Linked Servers

Linked servers provide connectivity to external data sources, allowing you to access data and run procedures in SQL Server other than the one you are currently running on.

Moreover, linked servers provide connectivity to just about any data source you can get an ODBC driver for, providing you with a DML interface to Oracle databases, Excel spreadsheets, flat files and many others. In many cases, this makes linked servers a viable alternative to using DTS or BCP to get data from external sources.

In Part One of this article we will look at connecting SQL Servers together as linked servers, and in Part Two we will consider connectivity to other data sources.

To get the best out of the example code, you will need to be familiar with the SQL Server client connectivity tool and with setting up and permissioning Login and User IDs.

All the examples here are created using SQL Server 2000, though they should work fine on SQL Server 7 as well.

Linked SQL Servers

Linking two servers creates a “one way” connection between the two servers:

Two servers linked together
Click image for full size

So if I log on to my MiyajimaXP server and set up Fuji as a linked server, I will then be able to query data and run stored procedures on the Fuji servers without directly logging on to the Fuji server. It does not set up a two way link, though–I cannot yet go to the Fuji server and access the MiyajimaXP server from there. To accomplish this, I would have to set up another linked server going back the other way.

Setting up a basic Linked Server

Step one in setting up a linked server is to ensure that you have Network Connectivity between the two servers, and to set up an alias using the SQL Server Client Connectivity tool. Once that is done, we need to tell the “local” server about the linked (or “remote”) server. Here’s the SQL to set up a linked server:

    , N'SQL Server'

In this example I have used the Alias name set up using the Client Connectivity tool–that’s just to keep things simple for now–later on we will look at using logical names for servers and using multiple links.

Once that’s done, we have to handle permissioning between the two servers–we need to specify what user and password we will use when logging in to the linked server.

By default, any logins that exist on both servers will be allowed to execute queries across the link, provided that the passwords are identical on each server–otherwise the user will get a “Login failed” message. Ensuring user passwords and permissions are in sync for both servers may be an administrative headache for the DBA, but there you go.

Setting up linked server logins

There are other approaches you can take to linked server security. One is to ensure that any login across the linked server uses only a standard login ID at the remote end. This command will ensure that anyone that accesses the Fuji server logs into that server with the same Login ID.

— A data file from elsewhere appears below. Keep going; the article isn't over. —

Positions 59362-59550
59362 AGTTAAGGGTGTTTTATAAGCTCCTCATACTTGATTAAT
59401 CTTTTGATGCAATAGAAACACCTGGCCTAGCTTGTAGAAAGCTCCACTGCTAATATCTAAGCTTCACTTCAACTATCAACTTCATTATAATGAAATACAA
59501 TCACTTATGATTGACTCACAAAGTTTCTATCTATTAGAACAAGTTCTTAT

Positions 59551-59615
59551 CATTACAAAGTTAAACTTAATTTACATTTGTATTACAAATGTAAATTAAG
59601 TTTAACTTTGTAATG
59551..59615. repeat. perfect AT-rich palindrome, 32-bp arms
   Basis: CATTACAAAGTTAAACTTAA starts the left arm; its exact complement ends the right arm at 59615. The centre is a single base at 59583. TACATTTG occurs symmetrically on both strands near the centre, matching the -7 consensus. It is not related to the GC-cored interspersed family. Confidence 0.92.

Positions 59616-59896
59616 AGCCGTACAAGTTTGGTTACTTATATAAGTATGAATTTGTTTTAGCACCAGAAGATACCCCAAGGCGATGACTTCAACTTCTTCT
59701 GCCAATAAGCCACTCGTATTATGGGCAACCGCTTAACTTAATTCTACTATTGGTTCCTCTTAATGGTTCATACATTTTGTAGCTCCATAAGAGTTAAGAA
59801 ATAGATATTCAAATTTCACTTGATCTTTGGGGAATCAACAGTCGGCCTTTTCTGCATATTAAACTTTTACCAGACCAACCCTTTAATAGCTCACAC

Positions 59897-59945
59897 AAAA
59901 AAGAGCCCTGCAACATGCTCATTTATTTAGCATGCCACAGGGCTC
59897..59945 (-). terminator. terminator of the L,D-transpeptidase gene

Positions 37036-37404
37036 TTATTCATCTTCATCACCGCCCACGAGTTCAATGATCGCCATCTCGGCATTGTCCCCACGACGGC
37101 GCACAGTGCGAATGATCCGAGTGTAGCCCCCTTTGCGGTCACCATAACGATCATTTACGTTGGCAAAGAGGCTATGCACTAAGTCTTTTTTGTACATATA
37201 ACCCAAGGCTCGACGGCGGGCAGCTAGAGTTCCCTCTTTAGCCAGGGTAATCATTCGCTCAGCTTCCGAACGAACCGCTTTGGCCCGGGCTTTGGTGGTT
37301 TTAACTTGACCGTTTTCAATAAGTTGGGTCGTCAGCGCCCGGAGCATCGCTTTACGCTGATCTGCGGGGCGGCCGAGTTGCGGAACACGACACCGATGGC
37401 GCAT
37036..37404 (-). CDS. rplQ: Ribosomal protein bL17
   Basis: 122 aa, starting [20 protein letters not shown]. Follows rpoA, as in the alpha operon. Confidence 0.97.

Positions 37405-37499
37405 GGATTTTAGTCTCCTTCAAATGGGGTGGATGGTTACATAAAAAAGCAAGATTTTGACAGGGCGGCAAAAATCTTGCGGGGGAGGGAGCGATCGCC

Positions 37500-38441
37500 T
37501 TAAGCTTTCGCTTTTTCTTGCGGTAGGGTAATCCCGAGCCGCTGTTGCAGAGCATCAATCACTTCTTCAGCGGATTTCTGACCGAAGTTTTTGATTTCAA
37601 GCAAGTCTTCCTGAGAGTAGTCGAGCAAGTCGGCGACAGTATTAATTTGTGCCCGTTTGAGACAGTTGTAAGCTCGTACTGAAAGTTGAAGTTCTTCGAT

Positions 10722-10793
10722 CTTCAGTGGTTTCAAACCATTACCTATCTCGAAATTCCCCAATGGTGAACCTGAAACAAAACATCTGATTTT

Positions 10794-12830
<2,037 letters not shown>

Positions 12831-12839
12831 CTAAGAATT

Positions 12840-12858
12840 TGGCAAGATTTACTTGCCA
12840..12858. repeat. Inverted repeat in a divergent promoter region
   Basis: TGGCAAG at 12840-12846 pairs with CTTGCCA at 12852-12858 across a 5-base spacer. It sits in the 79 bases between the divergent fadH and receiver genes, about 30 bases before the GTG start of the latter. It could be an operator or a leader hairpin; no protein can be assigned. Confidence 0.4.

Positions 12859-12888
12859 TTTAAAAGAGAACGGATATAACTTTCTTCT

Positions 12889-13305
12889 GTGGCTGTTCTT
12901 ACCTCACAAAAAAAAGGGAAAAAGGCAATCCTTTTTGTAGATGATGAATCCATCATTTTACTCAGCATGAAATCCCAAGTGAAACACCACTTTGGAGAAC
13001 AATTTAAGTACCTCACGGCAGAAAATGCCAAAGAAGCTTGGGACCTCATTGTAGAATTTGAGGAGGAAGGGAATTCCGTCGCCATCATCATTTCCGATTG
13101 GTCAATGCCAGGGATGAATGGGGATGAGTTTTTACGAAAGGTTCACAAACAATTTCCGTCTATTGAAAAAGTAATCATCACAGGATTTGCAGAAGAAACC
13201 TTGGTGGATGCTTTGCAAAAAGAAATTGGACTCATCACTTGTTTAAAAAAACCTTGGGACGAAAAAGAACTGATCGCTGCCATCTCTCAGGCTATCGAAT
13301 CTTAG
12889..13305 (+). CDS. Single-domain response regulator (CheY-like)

@rmtsrvname = FUJI
    , @useself = false
    , @locallogin = NULL
    , @rmtuser = fuji_PUBS
    , @rmtpassword = fuji_PUBS

This command maps all the Local logins to the login “fuji_PUBS” on the remote server–so all the accesses over the linked server will inherit the permissions of fuji_PUBS on the remote server. Using this technique, user passwords and permissions do not need to be kept in sync, but if you change the password for fuji_PUBS on the linked server, you will have to reset the Linked server login also.

Testing the link

A simple way to test the link is to run this basic query–the first line shows your connectivity on the local server and the second line shows the connectivity details on the remote server:

select @@serverName, user_name(), db_name(), @@spid

select * from 
   openquery (FUJI, 'select @@serverName, user_name(), db_name(), @@spid')

In this simple example you can also see the basic syntax for running queries against a linked server, but more on that later.

More on logins

The fuji_PUBS login will now become the default login for anyone accessing the linked server, and they will of course inherit the permissions of that login on the remote server. We can override this for specific users by mapping their logon ID to another login on the linked server. This example sets up a link between a login called ‘Tokyo’ that exists on both servers:

    @rmtsrvname = FUJI
    , @useself = true
    , @locallogin = tokyo
    , @rmtuser = tokyo
    , @rmtpassword = Tokyo

Now, if anyone signs in as “Tokyo” and accesses the linked server, they will log in to the linked server with their own ID, while all other users will still get the default ID on the linked server.

Dropping Logins

You can drop a specific linked server login with the command:

    @rmtsrvname = FUJI
    , @locallogin = Tokyo

Dropping Servers

If you need to drop an entire server, you can do so with the sp_dropserver command. All the logins associated with that server must first be dropped before the server itself can be dropped, but the easy way to do that is to specify the ‘droplogins’ parameter of the sp_dropserver SP, which gets it to do the hard work for you.

sp_dropserver fuji, droplogins
Neil Boyle
Neil Boyle
Neil Boyle left school at the age of sixteen thinking that computers were things that only existed in Star Trek. After failed careers as a Diesel Mechanic, Industrial Cleaner, Barman and Bulldozer Driver he went back to college to complete his education. Since graduating from North Staffs Poly he has worked up through the ranks from Trainee COBOL Programmer to SQL Server Consultant, a role in which he has specialised for the past seven years.
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